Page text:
In celebration of Earth Day, Mayor John DeStefano Jr. has announced plans to continue existing environmental programs and to implement new ones. The new programs offer a creative and dedicated approach toward clean air, New Haven Public Information Office Director Roland Lemar said.

“In New Haven, we feel that we’re one of the more aggressive and innovative municipalities who address this issue head on,” Lemar said.

One of the first priorities is to make a switch from gas-powered cars to new electric-gas hybrid cars. In the next few months, the city plans to replace its older vehicles with models from the new Toyota Prius line. DeStefano himself will also be replacing his Lincoln Navigator with a Prius in the next few months. In addition to making its fleet of cars more environmentally friendly, the city will also provide free parking for registered hybrid cars.

“It’s a great way to encourage people to use the hybrids,” Lemar said. “It is a legitimate car choice for the average commuter who comes into downtown.”

Another major program is the 20 percent by 2010 program, which outlines a strategy to have 20 percent of the state’s energy come from renewable sources. By switching to renewable sources like solar, wind, and hydroelectric energy, the amount of pollution will be significantly reduced, Ward 27 Alderman Philip Voigt said.

“I think the city’s moving in the right direction,” said Voigt, the chairman of the Board of Aldermen’s Finance Committee. “We really need to start working on a way to be environmental friendly.”

Policy analyst Robert Smuts ’01 said current renewable energy use has already yielded favorable results.

“The commitment we made to renewable energy is bearing fruit,” Smuts said. “We are a leader within the state and the nation now.”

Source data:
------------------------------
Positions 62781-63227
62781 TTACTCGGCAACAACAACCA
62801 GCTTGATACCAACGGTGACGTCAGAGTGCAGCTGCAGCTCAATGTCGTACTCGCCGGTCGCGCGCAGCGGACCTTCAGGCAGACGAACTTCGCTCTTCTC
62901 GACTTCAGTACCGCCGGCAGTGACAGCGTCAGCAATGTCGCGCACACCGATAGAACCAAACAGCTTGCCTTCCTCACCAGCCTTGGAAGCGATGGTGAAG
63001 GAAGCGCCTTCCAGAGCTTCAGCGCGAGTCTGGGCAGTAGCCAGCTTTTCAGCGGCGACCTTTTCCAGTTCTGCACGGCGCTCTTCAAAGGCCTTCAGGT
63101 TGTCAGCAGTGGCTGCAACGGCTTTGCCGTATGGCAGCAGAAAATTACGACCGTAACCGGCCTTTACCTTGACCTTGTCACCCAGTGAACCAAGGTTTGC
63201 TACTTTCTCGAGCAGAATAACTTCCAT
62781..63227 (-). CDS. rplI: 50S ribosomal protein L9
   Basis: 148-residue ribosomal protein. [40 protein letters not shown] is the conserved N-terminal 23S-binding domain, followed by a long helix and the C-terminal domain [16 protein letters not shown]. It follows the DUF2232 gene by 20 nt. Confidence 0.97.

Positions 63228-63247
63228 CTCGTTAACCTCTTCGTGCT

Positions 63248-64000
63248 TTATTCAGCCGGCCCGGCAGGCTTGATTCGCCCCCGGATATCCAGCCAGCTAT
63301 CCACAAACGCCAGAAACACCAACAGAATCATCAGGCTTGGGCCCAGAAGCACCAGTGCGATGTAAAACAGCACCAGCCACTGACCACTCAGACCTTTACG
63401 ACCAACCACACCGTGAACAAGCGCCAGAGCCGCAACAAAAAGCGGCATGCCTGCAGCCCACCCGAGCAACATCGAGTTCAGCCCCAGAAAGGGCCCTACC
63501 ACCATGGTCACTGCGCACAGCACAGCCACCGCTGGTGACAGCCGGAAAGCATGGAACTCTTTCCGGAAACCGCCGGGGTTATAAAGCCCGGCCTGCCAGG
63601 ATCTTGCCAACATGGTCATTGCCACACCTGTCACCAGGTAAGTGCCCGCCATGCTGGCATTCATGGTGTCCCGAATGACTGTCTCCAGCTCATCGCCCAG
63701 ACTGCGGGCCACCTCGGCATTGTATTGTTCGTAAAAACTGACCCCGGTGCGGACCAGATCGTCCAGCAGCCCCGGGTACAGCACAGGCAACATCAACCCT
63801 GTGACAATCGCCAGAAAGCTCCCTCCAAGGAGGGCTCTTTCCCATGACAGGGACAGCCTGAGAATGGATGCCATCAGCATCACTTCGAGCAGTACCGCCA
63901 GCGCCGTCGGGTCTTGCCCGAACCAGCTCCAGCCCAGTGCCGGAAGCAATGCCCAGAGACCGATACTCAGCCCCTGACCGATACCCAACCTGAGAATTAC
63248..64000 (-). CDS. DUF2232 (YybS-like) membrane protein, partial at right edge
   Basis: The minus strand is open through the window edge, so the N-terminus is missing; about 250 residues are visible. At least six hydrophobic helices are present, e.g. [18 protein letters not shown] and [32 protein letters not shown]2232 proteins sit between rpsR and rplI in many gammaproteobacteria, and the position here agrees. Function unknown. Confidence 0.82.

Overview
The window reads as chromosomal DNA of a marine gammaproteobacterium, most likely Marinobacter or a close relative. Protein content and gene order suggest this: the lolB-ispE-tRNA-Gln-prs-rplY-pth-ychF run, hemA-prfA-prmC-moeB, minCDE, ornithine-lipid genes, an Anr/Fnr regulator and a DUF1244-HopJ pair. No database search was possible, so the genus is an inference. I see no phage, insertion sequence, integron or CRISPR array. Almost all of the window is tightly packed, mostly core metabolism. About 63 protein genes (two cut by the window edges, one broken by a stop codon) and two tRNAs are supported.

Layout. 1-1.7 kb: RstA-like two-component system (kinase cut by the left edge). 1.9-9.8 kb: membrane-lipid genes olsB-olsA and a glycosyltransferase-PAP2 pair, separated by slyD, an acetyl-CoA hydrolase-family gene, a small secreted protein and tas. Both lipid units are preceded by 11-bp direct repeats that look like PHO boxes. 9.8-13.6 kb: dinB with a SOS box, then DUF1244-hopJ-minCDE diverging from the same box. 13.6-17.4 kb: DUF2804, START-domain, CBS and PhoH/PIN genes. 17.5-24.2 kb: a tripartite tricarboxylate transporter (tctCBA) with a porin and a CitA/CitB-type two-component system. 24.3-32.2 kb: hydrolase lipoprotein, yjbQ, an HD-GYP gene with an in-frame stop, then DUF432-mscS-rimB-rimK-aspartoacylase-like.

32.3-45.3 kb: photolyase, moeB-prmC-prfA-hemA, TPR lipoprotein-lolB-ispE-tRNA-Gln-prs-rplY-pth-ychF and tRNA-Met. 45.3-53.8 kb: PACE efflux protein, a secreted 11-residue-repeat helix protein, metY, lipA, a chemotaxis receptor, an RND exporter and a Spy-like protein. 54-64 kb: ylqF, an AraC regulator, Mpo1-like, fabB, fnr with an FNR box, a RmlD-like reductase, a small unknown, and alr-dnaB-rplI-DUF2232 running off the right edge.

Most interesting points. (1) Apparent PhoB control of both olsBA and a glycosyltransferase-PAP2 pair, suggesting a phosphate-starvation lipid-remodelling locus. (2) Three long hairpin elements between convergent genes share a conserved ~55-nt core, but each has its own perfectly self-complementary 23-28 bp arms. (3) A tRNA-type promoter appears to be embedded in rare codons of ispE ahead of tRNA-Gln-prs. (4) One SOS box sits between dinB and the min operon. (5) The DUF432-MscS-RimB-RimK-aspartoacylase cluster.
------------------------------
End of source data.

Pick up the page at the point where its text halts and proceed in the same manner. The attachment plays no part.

However, one of the problems with using renewable energy is its higher cost, Lemar said. The city plans to encourage surrounding counties to support renewable energy, thereby reducing costs for everyone.

“It’s somewhat more costly, but if there’s enough up-front demand, then the energy producers will increase the supply of renewable energy and costs will fall.” Lemar said.

In addition to creating new initiatives, Smuts said the city plans to continue funding successful current efforts, such as the energy conservation program. Smuts said in spite of the ozone problems and the tight financial condition of New Haven, the city has been able to successfully reduce pollution over the years.

“We’re reducing energy we need and it’s a tremendous cost saver for the city,” Smuts said. “Even though we are the second poorest community in the state, we’ve found innovative ways to really make a difference.”

Smuts said that the program has cut costs by almost $4 million and has set an example for other municipalities.

Despite efforts to curb energy consumption, a recent EPA study showed that New Haven had the lowest amount of ozone of all the counties in Connecticut. The ozone levels are a reflection of a much wider national problem, Lemar said.

“What we know is that we don’t create a lot of the pollution that affects us,” Lemar said. “The Midwest is actually fine because their pollutants end up in New England, which causes depleted air quality here.”

Ward 29 Alderman Carl Goldfield said he is glad the city is taking the initiative with environmental concerns.

“I’m proud that’s we’re doing it,” Goldfield said. “I give this administration a lot of credit for engaging in these programs.”